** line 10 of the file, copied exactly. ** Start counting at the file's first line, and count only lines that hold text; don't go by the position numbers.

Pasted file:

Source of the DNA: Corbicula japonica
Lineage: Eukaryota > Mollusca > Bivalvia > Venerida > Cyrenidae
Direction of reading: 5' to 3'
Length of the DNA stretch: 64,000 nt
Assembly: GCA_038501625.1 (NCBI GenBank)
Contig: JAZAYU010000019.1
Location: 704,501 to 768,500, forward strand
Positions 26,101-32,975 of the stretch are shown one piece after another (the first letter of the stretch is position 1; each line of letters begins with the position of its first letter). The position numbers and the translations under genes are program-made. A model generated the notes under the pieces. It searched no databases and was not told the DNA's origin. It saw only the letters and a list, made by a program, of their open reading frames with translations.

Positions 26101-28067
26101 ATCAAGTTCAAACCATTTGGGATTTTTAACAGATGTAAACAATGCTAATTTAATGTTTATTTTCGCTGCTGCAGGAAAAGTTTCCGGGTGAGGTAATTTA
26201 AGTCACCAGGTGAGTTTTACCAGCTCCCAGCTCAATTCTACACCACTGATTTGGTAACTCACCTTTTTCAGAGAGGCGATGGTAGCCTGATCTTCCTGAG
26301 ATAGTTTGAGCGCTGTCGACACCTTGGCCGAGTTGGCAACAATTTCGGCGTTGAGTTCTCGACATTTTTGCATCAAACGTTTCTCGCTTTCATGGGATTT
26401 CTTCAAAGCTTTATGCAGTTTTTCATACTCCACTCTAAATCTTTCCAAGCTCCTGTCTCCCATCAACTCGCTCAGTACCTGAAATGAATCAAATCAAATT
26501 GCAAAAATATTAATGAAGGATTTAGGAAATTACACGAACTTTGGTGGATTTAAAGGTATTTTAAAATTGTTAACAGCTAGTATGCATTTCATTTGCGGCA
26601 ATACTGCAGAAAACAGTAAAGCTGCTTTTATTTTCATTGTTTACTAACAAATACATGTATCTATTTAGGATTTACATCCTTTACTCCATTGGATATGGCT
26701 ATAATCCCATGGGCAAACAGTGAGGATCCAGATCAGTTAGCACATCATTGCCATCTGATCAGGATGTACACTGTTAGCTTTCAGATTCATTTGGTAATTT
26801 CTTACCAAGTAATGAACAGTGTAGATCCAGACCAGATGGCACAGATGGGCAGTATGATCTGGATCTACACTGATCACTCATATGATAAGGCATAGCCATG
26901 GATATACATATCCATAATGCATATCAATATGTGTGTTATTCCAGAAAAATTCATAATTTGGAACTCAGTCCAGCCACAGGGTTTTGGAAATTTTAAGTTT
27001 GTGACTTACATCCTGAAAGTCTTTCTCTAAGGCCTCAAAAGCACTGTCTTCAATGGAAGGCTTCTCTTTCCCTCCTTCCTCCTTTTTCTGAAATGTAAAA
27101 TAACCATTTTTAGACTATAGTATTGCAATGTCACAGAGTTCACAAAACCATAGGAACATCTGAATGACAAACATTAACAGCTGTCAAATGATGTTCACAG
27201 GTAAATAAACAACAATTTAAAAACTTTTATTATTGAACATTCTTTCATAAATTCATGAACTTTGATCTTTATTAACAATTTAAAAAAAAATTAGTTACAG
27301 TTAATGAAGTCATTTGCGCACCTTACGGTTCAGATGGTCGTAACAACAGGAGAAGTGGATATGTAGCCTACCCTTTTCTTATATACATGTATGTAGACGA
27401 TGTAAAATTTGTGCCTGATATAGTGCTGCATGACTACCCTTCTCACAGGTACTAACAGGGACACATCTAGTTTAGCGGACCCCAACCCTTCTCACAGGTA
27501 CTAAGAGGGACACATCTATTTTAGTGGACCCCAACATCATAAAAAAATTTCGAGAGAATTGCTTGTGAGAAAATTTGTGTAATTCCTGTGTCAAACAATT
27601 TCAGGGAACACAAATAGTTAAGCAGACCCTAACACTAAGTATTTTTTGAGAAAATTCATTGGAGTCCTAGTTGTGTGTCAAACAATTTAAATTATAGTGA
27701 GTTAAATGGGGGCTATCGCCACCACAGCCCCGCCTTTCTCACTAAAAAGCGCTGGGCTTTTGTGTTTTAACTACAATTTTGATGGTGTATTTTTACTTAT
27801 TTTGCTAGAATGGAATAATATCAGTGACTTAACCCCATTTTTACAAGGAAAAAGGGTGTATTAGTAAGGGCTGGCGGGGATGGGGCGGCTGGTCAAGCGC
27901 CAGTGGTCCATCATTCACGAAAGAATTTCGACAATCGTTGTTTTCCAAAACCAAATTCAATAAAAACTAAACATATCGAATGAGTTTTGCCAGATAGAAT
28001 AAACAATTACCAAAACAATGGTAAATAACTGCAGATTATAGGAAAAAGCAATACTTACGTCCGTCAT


26101 ATCAAGTTCAAACCATTTGGGATTTTTAACAGATGTAAACAATGCTAATTTAATGTTTATTTTCGCTGCTGCAGGAAAAGTTTCCGGGTGAGGTAATTTA